The power of incumbency charged key county races

Few forces in the political universe wield as much strength as the power of incumbency. Results from this week’s primary election in the Mahoning Valley once again validate that truism.

Nowhere was that power more vigorously unleashed than in the Democratic Party races for county commissioner in Mahoning and Trumbull counties.

Despite aggressive and highly visible campaigns by their challengers, both Mahoning County Commissioner Carol Rimedio-Righetti and Trumbull County Commissioner Frank Fuda each easily prevailed with about 70 percent of the total vote.

Clearly, voters sent this clear message: Experience counts. Indeed both Rimedio-Righetti and Fuda made their years in office centerpieces of their campaigns.

From our vantage point, we chose not to endorse Rimedio-Righettti (or her opponent Joe Paloski) due to her tone deafness to valid criticism of her on- going support last year for John A. McNally, former Youngstown mayor convicted on corruption charges in the Oakhill Renaissance Place criminal conspiracy. Nonetheless we still recognized the legitimate value of her tenure in office.

As we stated in an April 27 editorial in this space, “In fairness to Rimedio-Righetti, we cannot ignore the good works she has done for the county as a member of the three-member board of commissioners. Among them that she points our are her work toward the restoration of the Mahoning County Courthouse, her involvement in working to fill the county-owned Oakhill Renaissance Place and her role in building a modern dog pound.

In endorsing Fuda on April 23, we counted the many ways his network of connections with residents and state and federal leaders over his 11 years in office have worked to pump tens of millions of dollars into the county for myriad quality-of-life improvements.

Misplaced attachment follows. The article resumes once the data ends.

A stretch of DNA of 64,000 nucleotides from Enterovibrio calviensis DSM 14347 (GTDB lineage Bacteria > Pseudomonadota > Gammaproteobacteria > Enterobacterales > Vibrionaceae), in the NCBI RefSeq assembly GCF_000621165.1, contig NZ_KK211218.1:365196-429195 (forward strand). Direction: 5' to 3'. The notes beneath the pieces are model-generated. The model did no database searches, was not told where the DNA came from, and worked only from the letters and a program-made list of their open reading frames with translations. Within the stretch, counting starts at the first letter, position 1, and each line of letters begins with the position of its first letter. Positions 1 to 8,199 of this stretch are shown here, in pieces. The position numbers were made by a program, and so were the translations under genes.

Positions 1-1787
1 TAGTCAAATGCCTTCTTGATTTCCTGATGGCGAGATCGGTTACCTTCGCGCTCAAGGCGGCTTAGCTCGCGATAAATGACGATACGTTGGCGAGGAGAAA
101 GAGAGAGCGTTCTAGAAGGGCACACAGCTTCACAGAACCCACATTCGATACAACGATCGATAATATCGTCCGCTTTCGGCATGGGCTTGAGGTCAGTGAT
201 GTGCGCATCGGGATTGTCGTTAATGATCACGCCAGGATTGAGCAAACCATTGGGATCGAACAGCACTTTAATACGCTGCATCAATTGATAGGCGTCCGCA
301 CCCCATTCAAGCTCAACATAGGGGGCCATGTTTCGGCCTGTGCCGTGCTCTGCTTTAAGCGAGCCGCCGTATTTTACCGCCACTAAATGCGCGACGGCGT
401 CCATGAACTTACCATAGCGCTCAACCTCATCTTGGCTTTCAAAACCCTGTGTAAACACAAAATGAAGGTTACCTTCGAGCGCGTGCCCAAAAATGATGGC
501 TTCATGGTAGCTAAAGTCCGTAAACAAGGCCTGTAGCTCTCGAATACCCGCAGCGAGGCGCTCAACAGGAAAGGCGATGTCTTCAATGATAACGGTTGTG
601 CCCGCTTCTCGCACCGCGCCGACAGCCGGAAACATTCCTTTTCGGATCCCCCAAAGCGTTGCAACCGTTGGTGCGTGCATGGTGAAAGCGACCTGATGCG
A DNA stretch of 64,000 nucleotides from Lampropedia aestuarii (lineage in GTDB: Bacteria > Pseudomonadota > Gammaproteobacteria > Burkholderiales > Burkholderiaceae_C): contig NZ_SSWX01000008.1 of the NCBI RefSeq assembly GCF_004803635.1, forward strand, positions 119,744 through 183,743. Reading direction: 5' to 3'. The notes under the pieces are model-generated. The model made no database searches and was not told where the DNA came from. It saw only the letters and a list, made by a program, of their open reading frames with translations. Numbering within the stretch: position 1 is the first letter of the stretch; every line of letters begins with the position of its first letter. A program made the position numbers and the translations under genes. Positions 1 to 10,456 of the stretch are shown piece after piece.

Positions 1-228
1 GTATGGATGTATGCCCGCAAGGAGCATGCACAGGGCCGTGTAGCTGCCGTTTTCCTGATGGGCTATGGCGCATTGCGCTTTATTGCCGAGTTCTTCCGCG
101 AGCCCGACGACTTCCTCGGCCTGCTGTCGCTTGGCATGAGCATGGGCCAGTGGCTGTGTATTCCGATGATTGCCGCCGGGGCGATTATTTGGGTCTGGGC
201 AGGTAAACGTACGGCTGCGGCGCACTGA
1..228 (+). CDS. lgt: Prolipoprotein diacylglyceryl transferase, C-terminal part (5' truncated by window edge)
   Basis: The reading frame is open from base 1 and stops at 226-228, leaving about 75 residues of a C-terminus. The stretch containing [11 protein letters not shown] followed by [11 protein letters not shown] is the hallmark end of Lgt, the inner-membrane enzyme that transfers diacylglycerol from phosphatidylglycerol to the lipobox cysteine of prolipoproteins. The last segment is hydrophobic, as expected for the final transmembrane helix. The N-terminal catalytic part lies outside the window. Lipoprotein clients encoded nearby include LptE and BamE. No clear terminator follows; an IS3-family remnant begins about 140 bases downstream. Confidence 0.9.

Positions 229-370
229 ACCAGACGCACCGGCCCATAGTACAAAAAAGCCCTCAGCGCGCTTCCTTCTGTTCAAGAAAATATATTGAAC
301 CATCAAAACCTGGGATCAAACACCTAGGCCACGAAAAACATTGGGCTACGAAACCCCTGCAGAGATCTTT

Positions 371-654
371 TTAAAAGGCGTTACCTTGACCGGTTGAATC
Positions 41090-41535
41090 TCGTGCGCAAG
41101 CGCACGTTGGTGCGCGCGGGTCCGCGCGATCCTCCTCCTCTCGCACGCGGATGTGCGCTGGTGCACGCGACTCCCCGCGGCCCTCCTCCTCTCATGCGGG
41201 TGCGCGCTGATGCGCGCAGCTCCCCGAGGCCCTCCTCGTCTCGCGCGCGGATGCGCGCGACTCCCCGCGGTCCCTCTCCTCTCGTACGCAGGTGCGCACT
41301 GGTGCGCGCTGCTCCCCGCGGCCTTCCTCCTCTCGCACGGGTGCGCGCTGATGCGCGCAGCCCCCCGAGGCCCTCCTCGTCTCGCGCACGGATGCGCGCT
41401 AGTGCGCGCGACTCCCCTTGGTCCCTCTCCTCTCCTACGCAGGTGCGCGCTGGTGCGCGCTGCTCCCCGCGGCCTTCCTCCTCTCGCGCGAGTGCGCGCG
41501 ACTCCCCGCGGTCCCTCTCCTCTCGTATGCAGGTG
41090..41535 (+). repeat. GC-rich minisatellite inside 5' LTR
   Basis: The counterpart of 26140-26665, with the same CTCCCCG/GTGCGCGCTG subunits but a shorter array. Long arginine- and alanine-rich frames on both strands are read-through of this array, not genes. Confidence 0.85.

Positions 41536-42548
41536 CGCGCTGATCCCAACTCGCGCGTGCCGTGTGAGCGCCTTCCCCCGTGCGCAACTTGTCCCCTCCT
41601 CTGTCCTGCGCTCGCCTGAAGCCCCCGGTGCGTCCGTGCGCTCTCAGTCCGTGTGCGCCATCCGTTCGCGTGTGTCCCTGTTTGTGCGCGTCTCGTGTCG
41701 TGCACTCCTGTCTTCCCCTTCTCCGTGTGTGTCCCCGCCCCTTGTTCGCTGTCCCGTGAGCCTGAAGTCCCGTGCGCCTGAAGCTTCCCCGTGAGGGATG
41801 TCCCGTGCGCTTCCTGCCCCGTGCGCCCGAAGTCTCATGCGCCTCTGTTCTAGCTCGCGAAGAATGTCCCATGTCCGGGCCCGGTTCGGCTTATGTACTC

To be sure, both Rimedio-Righetti and Futda benefited from the perks of incumbency. Among others, they include much greater name recognition than most challengers, a recognition that tends to stick with voters once entering the voting booth.

Another clear advantage is greater and easier access to campaign funding from a wider base of donors and supporters.

So is it any wonder then that since the 1960s, more than 80 percent of incumbent U.S. House of Representatives members have won re-election? In 2016, that retention rate was a whopping 97 percent.

To be sure, incumbents should never consider themselves shoo-ins or fixtures in the offices they hold. Nor should voters be blind to flaws in the character and performance of sitting officeholders.

In some cases, Valley voters have ousted longtime political bigwigs in local government. McNally, former Mahoning County Auditor Michael Sciortino and former Niles Mayor Ralph Infante were all rejected in re-election bids, but only after having been charged with or convicted of crimes in office. (Even then, each lost by relatively paltry margins.)

But they are among the exceptions to the rule that incumbency has its rewards. Even so, it remains incumbent on the electorate to not overcharge the power of experience at the expense of responsible, rational and thorough evaluation and decision-making.

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